Also, personal liability may be imposed by piercing the corporate (or limited liability or other organizational) veil in cases of abuse, thin capitalization, failure to follow formalities, commingling of assets, etc. Thus, although it is often useful to finance the business using debt rather than stock or membership contributions, there should be sufficient equity to cover reasonably anticipated uninsured obligations. Separate accounts and bookkeeping for the organization must be scrupulously maintained. Annual meetings, annual report filings and other organizational formalities must be complied with. It is best for the business owner to be able to affirmatively demonstrate respect for the organizational form of the business organization, even where the organizational form has relaxed standards of formality.
Special statutory provisions may ignore the business organization and create personal liability under certain circumstances, such as Multi Employer Pension Plan Amendments Act concerning underfunded union or industry pensions, or various provisions of state or federal environmental legislation, or various fraud and abuse rules. Organizational officers who participate in discriminatory conduct or unfair labor practices may be held liable as if they were an employer under a number of labor and anti-discrimination laws. There have been cases holding officers personally liable for violations of such acts as the Fair Credit Reporting Act even when acting for the company. Shareholders who also have a controlling position have been held responsible for a company violation of copyright. These are examples; the general principles behind such cases may apply to other laws as well.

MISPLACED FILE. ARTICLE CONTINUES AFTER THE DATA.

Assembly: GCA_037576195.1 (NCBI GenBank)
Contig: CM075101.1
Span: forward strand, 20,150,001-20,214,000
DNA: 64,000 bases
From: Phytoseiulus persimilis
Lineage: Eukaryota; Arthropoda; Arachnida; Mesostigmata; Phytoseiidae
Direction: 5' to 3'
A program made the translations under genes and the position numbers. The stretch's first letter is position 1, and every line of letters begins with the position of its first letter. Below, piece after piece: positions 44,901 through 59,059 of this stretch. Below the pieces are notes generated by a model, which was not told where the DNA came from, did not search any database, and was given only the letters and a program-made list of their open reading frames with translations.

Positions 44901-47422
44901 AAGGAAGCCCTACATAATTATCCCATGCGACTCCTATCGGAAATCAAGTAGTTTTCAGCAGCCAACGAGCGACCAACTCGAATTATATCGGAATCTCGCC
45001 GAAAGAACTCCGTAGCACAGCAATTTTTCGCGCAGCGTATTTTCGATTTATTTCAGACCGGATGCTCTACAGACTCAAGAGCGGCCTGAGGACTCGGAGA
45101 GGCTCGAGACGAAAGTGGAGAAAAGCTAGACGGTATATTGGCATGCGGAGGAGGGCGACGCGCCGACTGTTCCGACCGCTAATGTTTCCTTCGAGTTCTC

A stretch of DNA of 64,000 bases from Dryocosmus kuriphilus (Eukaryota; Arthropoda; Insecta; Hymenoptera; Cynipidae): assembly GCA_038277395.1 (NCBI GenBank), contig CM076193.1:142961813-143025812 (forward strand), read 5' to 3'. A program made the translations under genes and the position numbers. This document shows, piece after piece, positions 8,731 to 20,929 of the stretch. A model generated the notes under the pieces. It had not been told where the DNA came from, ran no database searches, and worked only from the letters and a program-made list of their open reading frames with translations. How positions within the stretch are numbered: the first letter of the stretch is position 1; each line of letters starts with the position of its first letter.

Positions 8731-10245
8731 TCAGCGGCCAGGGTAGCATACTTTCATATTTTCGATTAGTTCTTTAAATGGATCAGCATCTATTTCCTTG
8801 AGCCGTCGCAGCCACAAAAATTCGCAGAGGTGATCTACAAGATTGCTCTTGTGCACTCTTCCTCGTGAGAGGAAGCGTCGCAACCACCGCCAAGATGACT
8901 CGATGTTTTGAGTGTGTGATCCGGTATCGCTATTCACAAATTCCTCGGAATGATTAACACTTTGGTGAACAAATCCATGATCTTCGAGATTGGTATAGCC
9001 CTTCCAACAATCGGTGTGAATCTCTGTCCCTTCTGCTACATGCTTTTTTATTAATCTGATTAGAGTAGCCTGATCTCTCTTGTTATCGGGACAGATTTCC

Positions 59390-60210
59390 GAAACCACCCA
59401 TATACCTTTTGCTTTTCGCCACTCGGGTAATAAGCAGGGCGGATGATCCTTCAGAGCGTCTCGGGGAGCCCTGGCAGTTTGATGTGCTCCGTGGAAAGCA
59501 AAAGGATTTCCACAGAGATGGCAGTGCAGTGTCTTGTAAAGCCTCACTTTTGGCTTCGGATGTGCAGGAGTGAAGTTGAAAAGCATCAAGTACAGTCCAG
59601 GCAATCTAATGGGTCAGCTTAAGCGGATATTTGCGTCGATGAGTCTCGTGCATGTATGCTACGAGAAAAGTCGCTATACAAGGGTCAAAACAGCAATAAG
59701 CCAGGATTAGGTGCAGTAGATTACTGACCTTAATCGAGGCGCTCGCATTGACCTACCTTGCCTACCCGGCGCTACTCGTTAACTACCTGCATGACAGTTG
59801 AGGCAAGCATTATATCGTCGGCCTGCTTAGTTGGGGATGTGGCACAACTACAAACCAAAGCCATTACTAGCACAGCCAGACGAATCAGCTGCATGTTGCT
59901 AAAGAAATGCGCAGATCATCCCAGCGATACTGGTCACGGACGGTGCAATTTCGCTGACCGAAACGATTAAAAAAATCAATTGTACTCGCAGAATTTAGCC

Fiduciary responsibilities under ERISA or other laws are personal and usually nondelegable. Consider using the limited exceptions to ERISA fiduciary duties for plan investments through use of a self-directed plan. Avoid any sort of self-dealing with such plans. Also, if you are involved in any position of responsibility (including as a primary donor) with a charity or foundation, avoid self-dealing and conflicts of interest with them as well. Similarly, with other fiduciary positions: understand your duties and avoid conflicts of interest.